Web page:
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Sri Aurobindo

Archives and Research

a biannual journal

April 1977

Volume I; No 1

The Karmayogin

A Commentary On The Isha Upanishad

Chapter IV. God in Man and in all Creatures

But when the Karmayogin has seen the Lord surrounding all things with His presence and all things existing only as transitory manifestations, idols or images in this divine Reality, what follows? It follows that just as this tree or that mountain exists only as an image or manifestation in the divine Reality, so also all creatures, men included, are merely images or manifestations in the same divine Reality. In other words what is real, living, eternal in you and me, is not our body, nor our vitality and its desires, nor our mind, nor our reason and understanding, but just the divine presence which pervades me and you as much as it pervades the tree and the mountain. And it is not the body, vitality, mind, reason or understanding which constitutes the presence of the Lord within us; for my body differs from yours, my vitality differs from yours, my mind differs from yours, my reason and understanding differ from yours; they differ even from themselves according to time and circumstances; but the Lord is one and unchanging. There must therefore be something deeper hidden within us than any of these things, something which is alone real, living and eternal. This something is called in the Vedanta the Self; it is Brahman or the Lord within each of his creatures. The Self is in the microcosm what Sachchidananda is in the macrocosm; it is the great pure luminous existence, self-conscious and self-blissful, which acts not, neither desires, but watches the infinite play of Prakriti in the life of the creature It informs. And just as by the power of Avidya Sachchidananda takes the semblance of a mighty Will or Force, Isha, creating endless multiplicity and governing, guiding and rejoicing in the interplay of worlds, so by the same power this Self or Witness in Man takes the semblance of a sublime Will creating for itself action and inaction, pleasure and pain, joy and sorrow, victory and defeat, guiding, governing and rejoicing in the activity of the apparent creature it informs, but unaffected and unbound by his works. This Will, which the Vedanta calls Ananda or Bliss and not will, must not be confused with mere volition or desire, for volition belongs to the outer and apparent man and not to the inner and real. This Self is in me, it is also in you and every other being and in all it is the same Self, only the Will or Shakti manifests in different degrees, with a different intensity and manner of working and so with different qualities and actions in each separate creature. Hence the appearance of diversity and divisibility in what is really One and indivisible.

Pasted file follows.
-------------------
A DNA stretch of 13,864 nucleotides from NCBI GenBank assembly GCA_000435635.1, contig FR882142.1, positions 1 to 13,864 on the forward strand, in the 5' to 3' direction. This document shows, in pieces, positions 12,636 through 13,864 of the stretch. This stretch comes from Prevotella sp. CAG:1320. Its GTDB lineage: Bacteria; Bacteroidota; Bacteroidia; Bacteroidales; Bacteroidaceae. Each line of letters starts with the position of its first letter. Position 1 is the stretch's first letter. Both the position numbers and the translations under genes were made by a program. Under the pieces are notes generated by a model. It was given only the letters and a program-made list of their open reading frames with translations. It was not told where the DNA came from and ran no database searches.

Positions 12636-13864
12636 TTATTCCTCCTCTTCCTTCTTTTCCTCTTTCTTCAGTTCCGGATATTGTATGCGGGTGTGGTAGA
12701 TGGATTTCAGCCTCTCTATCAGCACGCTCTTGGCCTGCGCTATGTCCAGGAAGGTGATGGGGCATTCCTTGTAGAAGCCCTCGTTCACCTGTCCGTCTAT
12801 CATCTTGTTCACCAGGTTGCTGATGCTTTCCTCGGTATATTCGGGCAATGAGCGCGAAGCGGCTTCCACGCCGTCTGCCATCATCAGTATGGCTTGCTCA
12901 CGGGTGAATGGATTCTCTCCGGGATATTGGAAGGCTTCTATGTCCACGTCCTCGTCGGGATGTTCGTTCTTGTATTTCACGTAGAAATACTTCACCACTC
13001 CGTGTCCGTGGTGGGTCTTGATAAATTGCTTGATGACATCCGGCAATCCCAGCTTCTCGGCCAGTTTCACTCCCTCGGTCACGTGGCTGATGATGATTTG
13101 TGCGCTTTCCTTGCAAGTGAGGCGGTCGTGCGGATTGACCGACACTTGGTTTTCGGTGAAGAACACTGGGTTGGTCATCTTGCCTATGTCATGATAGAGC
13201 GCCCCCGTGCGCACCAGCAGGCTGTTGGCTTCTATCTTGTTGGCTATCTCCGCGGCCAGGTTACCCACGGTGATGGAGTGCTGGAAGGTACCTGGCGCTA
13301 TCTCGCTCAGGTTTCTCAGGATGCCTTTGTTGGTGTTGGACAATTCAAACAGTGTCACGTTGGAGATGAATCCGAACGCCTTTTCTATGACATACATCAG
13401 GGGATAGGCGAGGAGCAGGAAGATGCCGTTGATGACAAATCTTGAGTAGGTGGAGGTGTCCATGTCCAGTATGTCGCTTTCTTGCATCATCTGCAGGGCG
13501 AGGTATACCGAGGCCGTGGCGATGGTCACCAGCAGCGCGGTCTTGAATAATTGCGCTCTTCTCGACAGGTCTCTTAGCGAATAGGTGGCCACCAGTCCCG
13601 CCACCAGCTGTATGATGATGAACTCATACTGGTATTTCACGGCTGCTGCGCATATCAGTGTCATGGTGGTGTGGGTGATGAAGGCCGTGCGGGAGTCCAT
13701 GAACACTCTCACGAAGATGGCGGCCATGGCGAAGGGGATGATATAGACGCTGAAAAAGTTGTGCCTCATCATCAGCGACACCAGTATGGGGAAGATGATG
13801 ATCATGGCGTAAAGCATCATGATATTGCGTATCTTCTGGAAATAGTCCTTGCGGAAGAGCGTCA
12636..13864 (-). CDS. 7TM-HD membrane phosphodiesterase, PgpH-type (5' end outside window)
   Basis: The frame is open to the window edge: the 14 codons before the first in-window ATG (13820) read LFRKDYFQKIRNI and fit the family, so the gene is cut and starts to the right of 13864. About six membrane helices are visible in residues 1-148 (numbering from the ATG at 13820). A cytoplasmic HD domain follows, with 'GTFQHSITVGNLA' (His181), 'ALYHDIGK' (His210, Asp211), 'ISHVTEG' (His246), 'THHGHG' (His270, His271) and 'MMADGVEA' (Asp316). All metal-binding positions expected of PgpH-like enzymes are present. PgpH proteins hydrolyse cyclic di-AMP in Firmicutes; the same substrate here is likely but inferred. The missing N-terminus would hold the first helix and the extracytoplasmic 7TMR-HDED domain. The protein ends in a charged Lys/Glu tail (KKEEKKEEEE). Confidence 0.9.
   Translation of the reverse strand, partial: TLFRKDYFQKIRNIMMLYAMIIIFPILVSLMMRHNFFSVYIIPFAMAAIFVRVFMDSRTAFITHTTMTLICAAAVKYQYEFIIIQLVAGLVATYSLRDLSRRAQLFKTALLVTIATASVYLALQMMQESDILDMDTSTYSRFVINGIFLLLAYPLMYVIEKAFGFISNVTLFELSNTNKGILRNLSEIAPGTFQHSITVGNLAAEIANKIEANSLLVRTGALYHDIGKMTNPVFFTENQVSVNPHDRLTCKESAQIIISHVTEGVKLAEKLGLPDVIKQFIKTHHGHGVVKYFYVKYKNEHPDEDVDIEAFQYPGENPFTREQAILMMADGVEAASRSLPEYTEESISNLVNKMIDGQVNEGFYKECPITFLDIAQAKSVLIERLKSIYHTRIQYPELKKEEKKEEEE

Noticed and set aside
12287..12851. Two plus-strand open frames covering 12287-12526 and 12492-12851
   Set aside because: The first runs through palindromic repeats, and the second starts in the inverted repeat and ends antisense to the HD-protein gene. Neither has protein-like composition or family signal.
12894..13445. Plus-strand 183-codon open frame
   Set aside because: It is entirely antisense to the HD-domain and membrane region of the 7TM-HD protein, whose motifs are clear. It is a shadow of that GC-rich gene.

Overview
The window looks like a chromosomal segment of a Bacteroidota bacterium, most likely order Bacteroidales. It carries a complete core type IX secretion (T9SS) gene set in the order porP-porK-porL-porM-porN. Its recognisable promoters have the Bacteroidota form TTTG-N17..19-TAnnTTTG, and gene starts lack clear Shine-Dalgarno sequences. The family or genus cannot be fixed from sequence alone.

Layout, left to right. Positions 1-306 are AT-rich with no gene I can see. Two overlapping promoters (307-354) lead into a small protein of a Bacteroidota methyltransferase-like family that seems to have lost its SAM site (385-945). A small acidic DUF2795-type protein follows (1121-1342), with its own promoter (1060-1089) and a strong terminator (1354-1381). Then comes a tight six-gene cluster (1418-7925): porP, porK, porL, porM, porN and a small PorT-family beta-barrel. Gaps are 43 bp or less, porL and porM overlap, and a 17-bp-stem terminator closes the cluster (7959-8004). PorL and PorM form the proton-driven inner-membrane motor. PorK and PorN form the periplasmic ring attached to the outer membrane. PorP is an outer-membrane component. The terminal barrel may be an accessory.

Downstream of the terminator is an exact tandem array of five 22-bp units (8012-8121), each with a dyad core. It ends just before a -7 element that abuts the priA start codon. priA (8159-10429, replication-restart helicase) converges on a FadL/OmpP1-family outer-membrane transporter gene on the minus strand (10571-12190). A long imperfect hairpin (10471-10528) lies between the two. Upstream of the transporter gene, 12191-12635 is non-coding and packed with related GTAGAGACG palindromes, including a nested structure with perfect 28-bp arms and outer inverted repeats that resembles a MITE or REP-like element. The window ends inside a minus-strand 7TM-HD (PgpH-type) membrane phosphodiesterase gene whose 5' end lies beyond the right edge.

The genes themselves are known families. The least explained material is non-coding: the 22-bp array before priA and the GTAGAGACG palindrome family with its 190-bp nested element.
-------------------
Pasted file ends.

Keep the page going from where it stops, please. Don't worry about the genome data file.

This divisiblity of the Indivisible is one of those profound paradoxes of Vedantic thought which increasing Knowledge will show to be deep and far-reaching truths. It used to be implicitly believed that human personality was a single and indivisible thing; yet recently a school of psychologists has grown up who consider man as a bundle of various personalities rather than a single, homogeneous and indivisible consciousness. For it has been found that a single man can divide himself or be divided into several personalities, each living its own life and unconscious of the other, while yet again another personality may emerge in him which is conscious of the others and yet separate from all of them. This is true; nevertheless, the man all through remains one and the same, not only in body but in his psychical existence; for there is a deeper substratum in him which underlies all these divided personalities and is wider than all of them put together. The truth is that the waking personality is only the apparent man, not the real. Personality is the creation of memory, for memory is its basis and pedestal. If the pedestal, then, be divided and put apart, the superstructure also must be in the same act divided and put apart. But the waking memory is only a part, a selection of a wider latent memory which has faithfully recorded all that happens not in the man's present life only, but in all his past. The personality which corresponds with this latent unerring memory is the true personality of the man; it is his soul, one infinite and indivisible, and its apparent divisions are merely the result of Avidya, false knowledge, due to defective action of the waking memory. So the apparent division of the divine Self into many human selves, of the indivisible Paramatman into many Jivatmans, is simply the result of Avidya due to the action of the Maya or self-imposed illusion of Isha, the great Force who has willed that the One by this force of Maya should become phenomenally manifold. In reality, there is no division and the Self in me is the same as the Self in you and the same as the Self up yonder in the Sun. The unity of spiritual existence is the basis of all true religion and true morality. We know indeed that as God is not contained in His universe, but the universe is in Him, so also God is not contained within a man. When the Sruti says elsewhere that the Purusha lies hidden in the heart of our being and is no larger than the size of a man's thumb, it simply means that to the mind of man under the dominion of Avidya his body, vitality, mind, reason bulk so largely, the Spirit seems a small and indistinguishable thing indeed inside so many and bulky sheaths and coverings. But in reality, it is body, vitality, mind and reason forming the apparent man that are small and trifling and it is the Spirit or real man that is large, grandiose and mighty. The apparent man exists in and by the real, not the real in the apparent; the body is in the soul, not the soul in the body. Yet for the convenience of language and our finite understanding we are compelled to say that the soul is in the body and that God is within the man; for that is how it naturally presents itself to us who use the mental standpoint and the language of a finite intelligence. The Lord, from our standpoint, is within all His creatures and He is the real self of all His creatures. My self and yourself are not really two but one. This is the second truth proceeding logically from the first, on which the Karmayogin has to lay fast hold.